Niall has opened out on his experience (Credits: Rex)
Former Love Island star Niall Aslam has hit out at the ‘set up’ programme and claimed the show ‘wasn’t as it seemed’.
The 25-year-old reality stare – who stunned fans when he walked away from the ITV dating show back in 2018 – has previously opened up about suffering from stress-induced psychosis following his brief stint in the villa.
Taking to TikTok, he has now teased telling his full story in a video titled ‘How I went from being in Love Island to a psychiatric hospital in nine days’.
He said: ‘Before Love Island I was a normal social work student in Coventry, and call me naïve but I used to think the show was all as it seemed.
‘As some of you may know, I have autism spectrum disorder – that the show were aware of because they get your whole medical record.
‘This might explain why I thought the show was all as it seems as I’m quite a literal thinker. When I got there, there were loads of little things that I didn’t see coming.
‘I thought you could just chat to whoever you want but it was all very set up in ways of like: “Don’t talk to her”, or, “No, you like that person”.
Niall appeared in the villa back in 2018 (Credits: ITV/REX/Shutterstock)
‘I’m quite an unpredictable person and I think they want to be able to know what you’re going to do next. The stress of this on top of quite a lot of other things started to really get to me.’
Niall promised to add more videos in the future and urged fans to like and comment on the post.
An ITV spokesperson told Metro.co.uk: ‘We fully supported Niall during and after he left Love Island and in line with his and his family’s wishes.
‘Our medical suppliers are contracted to look after the health and wellbeing of our Islanders. They have no input into the editorial side of the show.
‘All Islanders are free to make their own decisions regarding who they couple up with and the public vote or format decides who leaves the island, not producers.’
Speaking earlier this year, Niall – who was diagnosed with Asperger’s syndrome when he was 10 – revealed he’d shared his full medical records with producers, who decided he was fit to fly out.
He claimed the production team didn’t make any adjustments for him in the villa, and allegedly ignored his requests for ‘simple’ food ‘simple’.
He felt manipulated over one storyline involving a love triangle, adding to MailOnline: ‘Perhaps I was naïve but the programme is pitched as contestants going into the villa to find the person of their dreams – not, as actually happened, being put with someone who the production team wants you to be with.’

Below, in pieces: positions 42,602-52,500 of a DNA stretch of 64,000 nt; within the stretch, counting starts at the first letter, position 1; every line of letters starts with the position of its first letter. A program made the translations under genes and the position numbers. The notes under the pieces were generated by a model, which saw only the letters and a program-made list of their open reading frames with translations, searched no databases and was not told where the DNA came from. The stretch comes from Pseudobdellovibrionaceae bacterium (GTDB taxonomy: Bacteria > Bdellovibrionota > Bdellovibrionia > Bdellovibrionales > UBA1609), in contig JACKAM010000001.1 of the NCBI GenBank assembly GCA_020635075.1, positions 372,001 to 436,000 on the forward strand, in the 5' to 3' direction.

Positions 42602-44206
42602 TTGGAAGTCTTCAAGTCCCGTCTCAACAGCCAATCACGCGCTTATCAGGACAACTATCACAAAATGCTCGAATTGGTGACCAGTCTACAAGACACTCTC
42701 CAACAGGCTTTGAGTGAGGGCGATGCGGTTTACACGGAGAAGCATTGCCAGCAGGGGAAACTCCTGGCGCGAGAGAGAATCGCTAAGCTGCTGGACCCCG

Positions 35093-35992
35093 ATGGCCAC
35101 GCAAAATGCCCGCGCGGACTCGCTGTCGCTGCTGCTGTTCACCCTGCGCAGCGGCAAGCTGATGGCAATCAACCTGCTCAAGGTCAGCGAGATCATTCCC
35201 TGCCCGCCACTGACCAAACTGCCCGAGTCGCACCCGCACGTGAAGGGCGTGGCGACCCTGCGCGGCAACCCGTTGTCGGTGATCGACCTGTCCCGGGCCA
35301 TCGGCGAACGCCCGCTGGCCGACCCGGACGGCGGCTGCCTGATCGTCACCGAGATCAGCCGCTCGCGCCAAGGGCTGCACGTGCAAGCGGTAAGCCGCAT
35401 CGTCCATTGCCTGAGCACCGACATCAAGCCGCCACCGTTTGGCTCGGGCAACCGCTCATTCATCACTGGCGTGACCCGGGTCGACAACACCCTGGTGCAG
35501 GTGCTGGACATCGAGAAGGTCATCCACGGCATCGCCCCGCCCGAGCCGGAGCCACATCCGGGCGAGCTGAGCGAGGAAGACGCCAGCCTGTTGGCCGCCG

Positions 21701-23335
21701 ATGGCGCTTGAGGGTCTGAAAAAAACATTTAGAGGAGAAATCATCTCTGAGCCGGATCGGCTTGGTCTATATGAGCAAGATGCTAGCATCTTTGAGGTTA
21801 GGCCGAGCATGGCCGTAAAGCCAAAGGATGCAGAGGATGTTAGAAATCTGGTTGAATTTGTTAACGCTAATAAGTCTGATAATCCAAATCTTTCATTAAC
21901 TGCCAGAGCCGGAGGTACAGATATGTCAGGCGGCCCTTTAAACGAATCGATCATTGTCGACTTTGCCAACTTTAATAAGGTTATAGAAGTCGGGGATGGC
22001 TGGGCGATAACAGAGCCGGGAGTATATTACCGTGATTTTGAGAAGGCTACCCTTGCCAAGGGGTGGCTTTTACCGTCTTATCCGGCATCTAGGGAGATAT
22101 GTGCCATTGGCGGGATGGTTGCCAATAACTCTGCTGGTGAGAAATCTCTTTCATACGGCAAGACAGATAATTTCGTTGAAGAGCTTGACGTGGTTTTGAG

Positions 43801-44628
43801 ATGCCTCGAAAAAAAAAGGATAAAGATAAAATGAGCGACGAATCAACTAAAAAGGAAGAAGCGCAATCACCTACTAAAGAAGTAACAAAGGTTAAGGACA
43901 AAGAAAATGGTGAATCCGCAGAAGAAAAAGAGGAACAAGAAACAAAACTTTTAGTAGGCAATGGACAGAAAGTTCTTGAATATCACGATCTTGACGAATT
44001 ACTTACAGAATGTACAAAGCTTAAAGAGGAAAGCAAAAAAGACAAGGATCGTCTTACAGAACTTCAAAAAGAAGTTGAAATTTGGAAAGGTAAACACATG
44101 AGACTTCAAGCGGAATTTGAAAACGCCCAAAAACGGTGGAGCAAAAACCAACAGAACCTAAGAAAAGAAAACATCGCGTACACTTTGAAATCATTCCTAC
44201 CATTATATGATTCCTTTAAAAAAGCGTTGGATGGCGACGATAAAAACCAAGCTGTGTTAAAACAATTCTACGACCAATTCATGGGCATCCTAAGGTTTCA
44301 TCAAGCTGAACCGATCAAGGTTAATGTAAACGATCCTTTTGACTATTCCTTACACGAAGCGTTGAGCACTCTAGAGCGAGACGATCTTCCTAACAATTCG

Niall has promised to share more stories in the future (Credits: ITV/REX)
After a week in the villa – which he claims included just one consultation with an on-site psychologist – he distanced himself from the group, and got ‘very stressed’, leaving the team concerned.
On day nine, he met with the series counsellor and executive producers and put into a car, although he claims he didn’t know where he was being taken – and even wondered if he had won the show.
He was taken to see a doctor in Palma, returned to set – where there was no ITV doctor – and the team contacted Harley Street’s Sophia Khalique, who worked for the show at the time.
He was given Xanax for his anxiety, and producers phoned his mother Maureen and urged her to fly to Majorca.
When Niall’s GP was unable to fly out to Majorca, bosses decided to send him back to the UK on a private jet, and he was then taken to the Nightingale psychiatric hospital in Central London, with ITV paying for his care.
After leaving the show, he issued a statement and revealed his Asperger’s diagnosis, while thanking ITV for its help and support.
However, he said earlier this year: ‘I was told to talk about the aftercare ITV had given me. But there I was, sitting in a psychiatric hospital. Now, it all feels like such a cover-up.’
In response to his comments, an ITV spokesman said at the time: ‘We fully supported Niall during and after he left Love Island and in line with his and his family’s wishes.
‘Our medical suppliers are contracted to look after the health and wellbeing of our Islanders. They have no input into the editorial side of the show.’
Credit: Original article published here.